By James Raia
Steven M. Johnson is a cartoonist with a fondness for the absurd, often when drawing cars, trucks and RVs. With astute detail, humor and poignancy, he’s a purveyor of futuristic ideas. It’s usually all silly, except for when it’s not.
Raised in Berkeley and Palo Alto, California, where his father was Editor-in-Chief of Sunset Books, Johnson, 82, has been an inventor and illustrator for nearly 60 years.
The UC Berkeley graduate and former city planner with a keen knack for precision has a new two-book commission for a publisher in China. Johnson’s 11th and 12th volumes are scheduled for publication later this year, although the coronavirus pandemic has delayed publication.
Although he’s addressed many subjects throughout his long career, Johnson’s favorite topics include the automobile and transportation industries. It was how he began his career at age 36 while employed as the editorial cartoonist for the Sierra Club Bulletin. It’s now Sierra Magazine.
“The first assignment that triggered the ‘inner inventor’ in me was in 1974 when I was asked to envision future RVs,” said Johnson, who now lives in Carmichael, a suburb of Sacramento. “The editor wanted 16 cartoons and I created 109. I could not stop!”
Reception to the article launched a career Johnson never imagined. The RV article and artwork were distributed nationally by the Associated Press, with Johnson receiving recognition rarely offered to cartoonists.
“I had spent the weekend drawing ideas,” said Jonson. “I thought, ‘Wow, this is like a latent desire, ability, whatever.’ I’d never been an inventor of anything before, so I got into doing whimsical, peculiar, not-thought-of objects.”
A long-time general assignment cartoonist at the Sacramento Bee, Johnson left the newspaper in 1995 for a research and development position with Honda in Southern California. His official title was “futurist,” a job description Johnson’s embellished with self-determined job titles like “whimsicalist” and “possibilitist.”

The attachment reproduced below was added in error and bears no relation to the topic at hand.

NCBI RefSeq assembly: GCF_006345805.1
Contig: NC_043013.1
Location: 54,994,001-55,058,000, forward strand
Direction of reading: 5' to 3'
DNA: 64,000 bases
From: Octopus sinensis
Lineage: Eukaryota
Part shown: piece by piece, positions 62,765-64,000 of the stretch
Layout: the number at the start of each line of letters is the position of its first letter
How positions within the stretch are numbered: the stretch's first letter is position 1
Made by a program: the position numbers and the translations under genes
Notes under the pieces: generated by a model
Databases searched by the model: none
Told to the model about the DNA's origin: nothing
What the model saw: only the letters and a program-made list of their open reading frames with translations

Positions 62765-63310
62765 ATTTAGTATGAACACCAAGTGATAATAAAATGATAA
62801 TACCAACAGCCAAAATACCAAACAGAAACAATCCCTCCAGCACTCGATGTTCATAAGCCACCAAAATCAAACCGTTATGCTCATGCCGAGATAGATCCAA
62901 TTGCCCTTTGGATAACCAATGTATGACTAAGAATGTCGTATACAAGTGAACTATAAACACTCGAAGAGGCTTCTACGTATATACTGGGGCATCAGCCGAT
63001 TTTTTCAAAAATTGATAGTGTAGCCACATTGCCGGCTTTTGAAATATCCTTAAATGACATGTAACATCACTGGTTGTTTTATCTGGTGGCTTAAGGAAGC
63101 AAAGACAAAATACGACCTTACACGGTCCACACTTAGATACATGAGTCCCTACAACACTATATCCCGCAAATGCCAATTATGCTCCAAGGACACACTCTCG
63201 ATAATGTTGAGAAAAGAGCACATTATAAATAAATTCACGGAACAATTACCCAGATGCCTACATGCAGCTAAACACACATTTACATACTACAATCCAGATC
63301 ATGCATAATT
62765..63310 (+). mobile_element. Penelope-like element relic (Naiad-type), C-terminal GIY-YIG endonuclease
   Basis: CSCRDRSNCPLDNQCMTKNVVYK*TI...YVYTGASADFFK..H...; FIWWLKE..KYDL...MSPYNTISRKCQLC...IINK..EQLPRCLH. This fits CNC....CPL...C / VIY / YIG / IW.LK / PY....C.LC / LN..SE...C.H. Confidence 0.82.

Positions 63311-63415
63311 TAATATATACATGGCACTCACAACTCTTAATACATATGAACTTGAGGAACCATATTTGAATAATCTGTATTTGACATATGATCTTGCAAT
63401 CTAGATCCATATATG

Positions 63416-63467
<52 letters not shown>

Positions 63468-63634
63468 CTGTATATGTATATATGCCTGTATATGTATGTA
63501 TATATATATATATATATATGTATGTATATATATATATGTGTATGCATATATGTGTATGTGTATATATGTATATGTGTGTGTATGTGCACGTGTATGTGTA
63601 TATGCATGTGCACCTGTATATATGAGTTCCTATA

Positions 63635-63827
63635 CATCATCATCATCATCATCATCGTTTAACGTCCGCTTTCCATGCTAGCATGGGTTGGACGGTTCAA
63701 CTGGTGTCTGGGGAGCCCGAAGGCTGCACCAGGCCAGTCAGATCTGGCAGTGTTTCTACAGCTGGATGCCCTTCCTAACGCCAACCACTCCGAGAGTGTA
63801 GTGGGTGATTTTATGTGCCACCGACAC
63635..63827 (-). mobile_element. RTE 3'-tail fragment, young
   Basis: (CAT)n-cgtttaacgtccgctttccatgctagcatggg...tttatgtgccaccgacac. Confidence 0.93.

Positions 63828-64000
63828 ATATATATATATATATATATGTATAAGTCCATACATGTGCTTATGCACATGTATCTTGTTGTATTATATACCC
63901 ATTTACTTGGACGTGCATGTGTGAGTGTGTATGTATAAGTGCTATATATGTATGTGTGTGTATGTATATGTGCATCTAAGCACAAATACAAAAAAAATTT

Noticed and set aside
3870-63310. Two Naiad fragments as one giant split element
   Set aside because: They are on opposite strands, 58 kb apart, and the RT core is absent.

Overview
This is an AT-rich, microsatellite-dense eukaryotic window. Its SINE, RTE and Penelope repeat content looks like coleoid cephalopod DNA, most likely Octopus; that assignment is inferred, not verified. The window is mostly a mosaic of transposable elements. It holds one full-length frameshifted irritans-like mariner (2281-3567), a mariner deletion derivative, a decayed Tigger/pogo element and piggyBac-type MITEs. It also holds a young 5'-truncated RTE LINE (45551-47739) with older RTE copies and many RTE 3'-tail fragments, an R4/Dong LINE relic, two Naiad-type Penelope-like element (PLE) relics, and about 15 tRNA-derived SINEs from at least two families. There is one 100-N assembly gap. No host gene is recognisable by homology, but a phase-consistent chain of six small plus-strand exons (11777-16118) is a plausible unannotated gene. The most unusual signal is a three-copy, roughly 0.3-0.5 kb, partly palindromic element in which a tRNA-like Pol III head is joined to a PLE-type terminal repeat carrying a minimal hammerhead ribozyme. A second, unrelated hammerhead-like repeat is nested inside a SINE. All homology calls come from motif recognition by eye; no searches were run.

Several of Johnson’s bizarre ideas have proven prophetic. In 1975, he fashioned the idea of pre-torn clothing. He described a product similar to Google Glasses in 1992. Several ideas in the theme of Public Therapy Buses have been made. His auto panels include Road Office, Honest Commute, Tunnel Bus and Vacationeur, a multi-decked camper. Much of his cartoon career is archived on Johnson’s website, www.patentdepending.com. It describes the author as “searching for value in ludicrous ideas.”
Nearly a decade ago, Johnson became involved in the Maker Faire, the global gatherings of inventors and artists that begin in San Mateo in 2008. Johnson had a booth at the Faire in Xian China in 2017 and in Shenzhen two years ago.
The experience led to his contract in the world’s largest automotive market. Johnson’s books will again showcase the cartoonist’s fascination with the automotive world. It’s all wonderfully absurd. But sometimes it’s reality just waiting to happen.
James Raia, a syndicated automotive columnist in Sacramento, Ca., publishes the website theweeklydriver.com and its corresponding free weekly podcast and e-newsletter. Contact him via email: email@example.com.